My painting practice is built on a lifelong love of classical painting. I try to pursue the fine craftmanship, stillness and exquisite sense of balance created by the classical masters, while bringing my own contemporary slant to it. This is usually through the introduction of a modern subject into the traditional still life context, but also by manipulating classical compositional rules and juxtaposition of subjects that ‘clash’ in some way. Finding the balance of ‘new’ and ‘old’ elements in each painting is a difficult and often lengthy task. If there are too many ‘new’ elements, the painting loses touch with its grounding in tradition, and if it is exclusively ‘old’ then it doesn’t connect with its own time.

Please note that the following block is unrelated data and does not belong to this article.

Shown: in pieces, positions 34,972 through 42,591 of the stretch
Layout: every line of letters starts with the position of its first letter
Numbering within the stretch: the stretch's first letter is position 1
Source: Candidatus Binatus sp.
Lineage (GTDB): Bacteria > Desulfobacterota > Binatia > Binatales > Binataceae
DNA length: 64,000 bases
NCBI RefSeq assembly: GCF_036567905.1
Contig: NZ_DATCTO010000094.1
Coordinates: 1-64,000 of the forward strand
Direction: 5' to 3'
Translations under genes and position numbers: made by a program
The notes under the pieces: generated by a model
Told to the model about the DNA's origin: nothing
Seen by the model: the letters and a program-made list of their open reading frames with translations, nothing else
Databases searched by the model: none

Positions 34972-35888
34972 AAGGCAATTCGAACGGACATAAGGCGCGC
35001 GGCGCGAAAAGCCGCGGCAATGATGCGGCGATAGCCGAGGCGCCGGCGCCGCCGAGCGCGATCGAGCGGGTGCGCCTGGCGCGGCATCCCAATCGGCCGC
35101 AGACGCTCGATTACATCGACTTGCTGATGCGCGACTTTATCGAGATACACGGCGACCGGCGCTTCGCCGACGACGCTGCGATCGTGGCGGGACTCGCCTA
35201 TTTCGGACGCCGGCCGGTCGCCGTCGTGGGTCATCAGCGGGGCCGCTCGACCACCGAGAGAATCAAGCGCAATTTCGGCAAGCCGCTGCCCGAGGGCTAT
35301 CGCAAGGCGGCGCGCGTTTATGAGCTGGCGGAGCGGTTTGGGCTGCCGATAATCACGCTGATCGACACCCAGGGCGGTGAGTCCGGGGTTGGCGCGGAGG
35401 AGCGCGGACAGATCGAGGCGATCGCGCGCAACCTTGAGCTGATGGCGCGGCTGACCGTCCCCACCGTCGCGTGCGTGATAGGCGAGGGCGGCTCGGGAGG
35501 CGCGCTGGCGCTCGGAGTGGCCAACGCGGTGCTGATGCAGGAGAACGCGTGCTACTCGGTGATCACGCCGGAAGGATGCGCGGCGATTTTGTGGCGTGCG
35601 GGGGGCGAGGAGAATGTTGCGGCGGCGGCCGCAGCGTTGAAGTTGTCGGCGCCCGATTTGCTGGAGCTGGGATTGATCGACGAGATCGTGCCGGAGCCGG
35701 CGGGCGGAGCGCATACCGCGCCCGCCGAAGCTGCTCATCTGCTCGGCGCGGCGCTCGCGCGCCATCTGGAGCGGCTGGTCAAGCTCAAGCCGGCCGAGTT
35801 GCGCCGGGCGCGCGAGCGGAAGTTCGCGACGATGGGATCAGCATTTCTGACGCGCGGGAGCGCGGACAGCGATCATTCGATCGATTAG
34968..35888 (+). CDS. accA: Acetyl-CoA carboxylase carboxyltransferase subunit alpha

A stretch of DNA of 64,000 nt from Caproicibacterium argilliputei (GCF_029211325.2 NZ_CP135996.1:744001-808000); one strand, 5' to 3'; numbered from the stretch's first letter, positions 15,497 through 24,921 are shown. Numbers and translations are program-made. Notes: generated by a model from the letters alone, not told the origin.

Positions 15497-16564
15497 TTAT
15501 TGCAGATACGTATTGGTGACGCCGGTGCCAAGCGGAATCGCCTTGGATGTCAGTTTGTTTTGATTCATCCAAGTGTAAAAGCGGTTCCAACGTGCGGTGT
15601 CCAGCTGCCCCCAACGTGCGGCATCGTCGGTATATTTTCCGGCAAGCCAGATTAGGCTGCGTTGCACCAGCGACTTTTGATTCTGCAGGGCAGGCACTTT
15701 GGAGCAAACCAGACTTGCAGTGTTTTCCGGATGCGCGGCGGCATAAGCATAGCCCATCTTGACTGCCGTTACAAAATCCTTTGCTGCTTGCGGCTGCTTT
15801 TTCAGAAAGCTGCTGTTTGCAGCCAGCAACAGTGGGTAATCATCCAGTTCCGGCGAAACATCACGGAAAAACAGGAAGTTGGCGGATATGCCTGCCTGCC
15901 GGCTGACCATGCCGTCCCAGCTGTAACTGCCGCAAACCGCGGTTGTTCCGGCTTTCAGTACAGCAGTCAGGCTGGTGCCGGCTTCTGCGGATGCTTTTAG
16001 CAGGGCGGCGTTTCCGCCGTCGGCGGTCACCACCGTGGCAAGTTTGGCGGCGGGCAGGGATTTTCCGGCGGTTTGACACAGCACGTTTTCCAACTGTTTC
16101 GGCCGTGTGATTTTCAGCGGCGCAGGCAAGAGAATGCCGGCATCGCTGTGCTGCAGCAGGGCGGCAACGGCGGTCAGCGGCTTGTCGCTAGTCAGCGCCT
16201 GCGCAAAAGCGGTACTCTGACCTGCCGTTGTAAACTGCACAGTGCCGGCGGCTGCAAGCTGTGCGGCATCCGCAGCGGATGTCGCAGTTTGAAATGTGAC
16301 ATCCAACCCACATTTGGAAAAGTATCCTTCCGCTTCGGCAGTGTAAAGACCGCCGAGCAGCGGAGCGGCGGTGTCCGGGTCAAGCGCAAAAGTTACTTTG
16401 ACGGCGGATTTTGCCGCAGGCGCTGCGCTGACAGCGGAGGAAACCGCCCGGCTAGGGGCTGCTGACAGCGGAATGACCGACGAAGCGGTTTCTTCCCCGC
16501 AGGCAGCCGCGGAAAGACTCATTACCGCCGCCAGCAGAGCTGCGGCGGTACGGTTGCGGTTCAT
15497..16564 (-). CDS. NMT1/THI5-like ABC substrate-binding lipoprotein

For me, the aims of classical painting are very different from those of realism and I always try to prioritise composition, balance, harmony and sentiment above strictly accurate observation. Because of the proliferation of photographic images, it can be very difficult to pull oneself away from a purely observational approach to painting. I use a layering process to help keep sight of my larger aims and to vary the texture of the paint – playing off thick impastos with super thin glazes to create a sense of depth and atmosphere. The order and structure of the layers allows me to introduce an element of chance to the painting so that it takes on a life of its own, emerging through the build up of layers in a different way each time.
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